Besides illustrating for magazines and making paintings, he restores artworks for the Provincial Council of Álava, and develops an extensive program of murals in various public buildings in Vitoria, in the Valley of the Fallen and the Agricultural Research Institute of the Complutense University of Madrid. Between 1939 and 1950, he illustrates for the calendar of the Central Bank. He worked as artistic director of La Moda in Spain (1943-1947), and the Editorial Fournier in 1948.

Most of his artworks bear obvious propaganda similar to those of Hitler's Germany, Leon Degrelle's Wallonia, and other Fascist art that was given emphasis on rural living and of the past particularly those of war. Given the cultural policy of Franco as emphasised on classicism and romanticism, Saenz de Tejada expressed it as such. One example was "Cara al Sol" which was based from the Anthem sung by the Francoists.

Besides that, he features the Carlists as a defender of faith and tradition, like the Falange, the Carlists were allies of the Franco regime amidst its ideological differences. Again, it features the folksy setting, the rugged, peasant-like appearance trying to keep firm Spain's cherished tradition and order. Falange under Franco became like any other reactionary entity like the Carlists and the Legitimists, hence far from its supposed futurist, republican, syndicalist roots.

Yet the other hand, he also showed fairness and balance on some paintings featuring those of his enemies during the civil war, featuring the Republican banner and of the Red Flag. Again, same style as those of the paintings supported by the state. How come the setting was more of rejoice despite sympathizing with the Carlists prior to the civil war? The title of the painting speaks for itself: Republica.

Quite strange for a member of the nobility to create artworks that were deemed "radical" in its message yet carries a classical if not a romanticised twist. 

Spaniards during Franco's period would say that his works was all but a continuation of a "glorious past" not just a propaganda material. Artists like Teodoro and Álvaro Delgado, José Caballero, Juan Acha, Jesus Olasagasti, as well as Sáenz de Tejada himself exalt tradition, rural life, anything that was folksy as contrary to the modern works of the Republican's Pablo Picasso. Salvador Dali was an exception since he's also stayed in Spain during Franco and at the same time creating the same artwork he familiarised with.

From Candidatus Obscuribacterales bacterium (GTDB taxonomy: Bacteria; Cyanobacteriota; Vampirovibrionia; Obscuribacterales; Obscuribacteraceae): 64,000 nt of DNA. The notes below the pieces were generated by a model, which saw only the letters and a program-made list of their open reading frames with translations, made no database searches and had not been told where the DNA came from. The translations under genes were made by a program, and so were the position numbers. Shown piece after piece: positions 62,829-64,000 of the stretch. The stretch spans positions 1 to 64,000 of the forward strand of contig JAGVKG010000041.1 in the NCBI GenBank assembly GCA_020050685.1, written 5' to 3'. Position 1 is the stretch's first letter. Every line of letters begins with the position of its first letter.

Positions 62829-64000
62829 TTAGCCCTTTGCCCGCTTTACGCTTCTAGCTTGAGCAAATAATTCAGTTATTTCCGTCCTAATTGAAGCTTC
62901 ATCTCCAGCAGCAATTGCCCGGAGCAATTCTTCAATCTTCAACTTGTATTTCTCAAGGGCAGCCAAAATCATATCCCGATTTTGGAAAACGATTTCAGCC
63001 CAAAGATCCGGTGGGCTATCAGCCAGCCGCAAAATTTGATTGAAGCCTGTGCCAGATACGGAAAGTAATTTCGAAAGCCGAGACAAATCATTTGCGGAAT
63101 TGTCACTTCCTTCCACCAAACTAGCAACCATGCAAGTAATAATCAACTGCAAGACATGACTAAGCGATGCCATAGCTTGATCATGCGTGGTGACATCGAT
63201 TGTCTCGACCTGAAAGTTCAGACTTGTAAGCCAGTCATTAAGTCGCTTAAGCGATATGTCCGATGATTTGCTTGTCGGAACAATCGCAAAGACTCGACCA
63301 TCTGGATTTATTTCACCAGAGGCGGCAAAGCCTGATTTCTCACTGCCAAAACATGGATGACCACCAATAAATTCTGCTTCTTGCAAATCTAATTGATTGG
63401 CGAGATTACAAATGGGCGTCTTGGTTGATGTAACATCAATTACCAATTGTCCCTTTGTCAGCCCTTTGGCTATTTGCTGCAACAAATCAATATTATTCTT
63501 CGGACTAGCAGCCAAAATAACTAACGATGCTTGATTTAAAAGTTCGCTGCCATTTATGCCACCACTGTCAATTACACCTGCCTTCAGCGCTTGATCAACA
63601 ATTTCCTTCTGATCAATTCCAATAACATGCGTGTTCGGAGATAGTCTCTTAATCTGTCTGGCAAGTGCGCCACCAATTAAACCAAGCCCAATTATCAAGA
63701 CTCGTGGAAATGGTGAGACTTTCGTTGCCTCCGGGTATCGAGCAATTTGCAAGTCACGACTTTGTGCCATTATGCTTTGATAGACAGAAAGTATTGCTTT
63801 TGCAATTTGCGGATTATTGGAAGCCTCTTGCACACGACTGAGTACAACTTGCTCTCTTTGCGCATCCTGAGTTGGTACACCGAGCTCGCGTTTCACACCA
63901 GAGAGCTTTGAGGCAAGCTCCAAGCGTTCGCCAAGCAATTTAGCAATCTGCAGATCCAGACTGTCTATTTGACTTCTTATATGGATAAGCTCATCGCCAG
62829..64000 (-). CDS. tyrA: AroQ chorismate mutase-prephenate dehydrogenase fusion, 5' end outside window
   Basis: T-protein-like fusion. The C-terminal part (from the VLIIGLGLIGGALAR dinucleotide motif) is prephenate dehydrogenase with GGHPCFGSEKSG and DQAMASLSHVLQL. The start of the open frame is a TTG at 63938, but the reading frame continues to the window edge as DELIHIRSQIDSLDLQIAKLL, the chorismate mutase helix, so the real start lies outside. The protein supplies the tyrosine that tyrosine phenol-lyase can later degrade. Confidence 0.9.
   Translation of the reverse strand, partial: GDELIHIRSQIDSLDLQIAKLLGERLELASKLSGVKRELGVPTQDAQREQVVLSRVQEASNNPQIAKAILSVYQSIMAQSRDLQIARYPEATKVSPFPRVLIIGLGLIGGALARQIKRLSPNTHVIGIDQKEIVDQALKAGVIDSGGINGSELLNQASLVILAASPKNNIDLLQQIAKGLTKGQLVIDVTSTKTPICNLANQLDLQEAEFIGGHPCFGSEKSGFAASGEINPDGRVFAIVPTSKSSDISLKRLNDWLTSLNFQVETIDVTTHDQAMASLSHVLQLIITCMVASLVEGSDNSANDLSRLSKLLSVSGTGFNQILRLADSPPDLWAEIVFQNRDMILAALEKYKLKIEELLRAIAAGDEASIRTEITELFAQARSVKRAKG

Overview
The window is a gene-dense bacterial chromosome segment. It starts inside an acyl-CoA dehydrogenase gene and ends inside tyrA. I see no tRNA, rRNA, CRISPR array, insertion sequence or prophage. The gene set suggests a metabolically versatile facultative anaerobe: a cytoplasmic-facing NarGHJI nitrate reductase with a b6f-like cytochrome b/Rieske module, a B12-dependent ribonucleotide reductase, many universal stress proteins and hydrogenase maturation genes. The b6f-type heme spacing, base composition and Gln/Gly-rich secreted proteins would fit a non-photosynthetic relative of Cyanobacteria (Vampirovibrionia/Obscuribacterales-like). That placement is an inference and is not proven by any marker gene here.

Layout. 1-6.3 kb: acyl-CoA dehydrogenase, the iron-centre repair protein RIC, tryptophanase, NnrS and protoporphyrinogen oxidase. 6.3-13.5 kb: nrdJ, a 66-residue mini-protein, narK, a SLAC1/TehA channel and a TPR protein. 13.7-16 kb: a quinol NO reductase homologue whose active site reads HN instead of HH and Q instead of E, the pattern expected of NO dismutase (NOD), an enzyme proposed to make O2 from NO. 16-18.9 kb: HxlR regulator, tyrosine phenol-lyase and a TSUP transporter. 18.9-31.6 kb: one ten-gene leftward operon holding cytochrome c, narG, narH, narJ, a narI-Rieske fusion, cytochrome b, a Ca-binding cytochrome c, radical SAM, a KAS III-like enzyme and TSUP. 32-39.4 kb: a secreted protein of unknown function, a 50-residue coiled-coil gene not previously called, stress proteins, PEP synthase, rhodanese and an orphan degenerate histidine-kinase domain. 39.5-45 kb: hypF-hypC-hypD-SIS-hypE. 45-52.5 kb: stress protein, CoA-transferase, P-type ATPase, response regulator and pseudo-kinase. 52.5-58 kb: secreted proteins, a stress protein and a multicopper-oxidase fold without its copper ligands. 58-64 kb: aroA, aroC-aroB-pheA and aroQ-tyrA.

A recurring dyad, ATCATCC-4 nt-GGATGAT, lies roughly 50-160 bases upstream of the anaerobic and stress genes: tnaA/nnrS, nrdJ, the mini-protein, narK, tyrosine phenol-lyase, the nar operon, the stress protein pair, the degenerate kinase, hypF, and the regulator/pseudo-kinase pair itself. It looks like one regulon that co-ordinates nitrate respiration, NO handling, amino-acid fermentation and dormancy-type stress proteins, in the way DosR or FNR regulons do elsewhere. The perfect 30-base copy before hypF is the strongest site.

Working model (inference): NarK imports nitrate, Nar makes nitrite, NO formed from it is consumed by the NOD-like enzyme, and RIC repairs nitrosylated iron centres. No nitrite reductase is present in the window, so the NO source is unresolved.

But come to think of this, since Sáenz de Tejada was known in art circles as an illustrator for both Spanish and Foreign papers, how come during Franco's period people around the world looked at the works of Picasso and Dali?


Admittingly speaking, his artwork is rarely seen as an example of Spanish art. Given the popularity of Goya, Picasso, and fellow Francoist Dali, Sáenz de Tejada's work was limited to certain sites online related to Spanish art and culture, sorry to say if only Francoists, Falangists, or Fascists in general had seen his works, even praising him and heckle those of Picasso and even Dali; but for fairness' sake, his work tries to be both classical and modernist given the era that was made, but being associated with Franco would mean countless scrutiny the way German, Italian, or even Soviet, Chinese, or Korean artists being sought.

Ironically, as early as 1968, Franco had expressed an interest in having Picasso's Guernica be returned to Spain. The latter turned down his offer, and expressed that it will be returned if the Spanish people again enjoyed a republic. He later added other conditions, such as the restoration of "public liberties and democratic institutions" once enjoyed prior to the war. Perhaps, for Franco he sought it as a part of Spanish culture the way he preserved the ruins of a Spanish town ravaged by the conflict he had led; again, it shows eclecticism, or even contrary to his policy that mimics those of the rulers he himself look as his inspiration. Prior to the Torre de Madrid, the architecture of his period mimics those of Escorial and the Alcazar, so were the artworks, trying to continue what El Greco or Goya did only to found out Dali's and the subversive Picasso's were much known in his time. 

Anyways, be it Heroic Realism, Futurism, Folk-inspired, or Agitprop. This writer sought and understand both the beauty of its work, and the painter as a propagandist.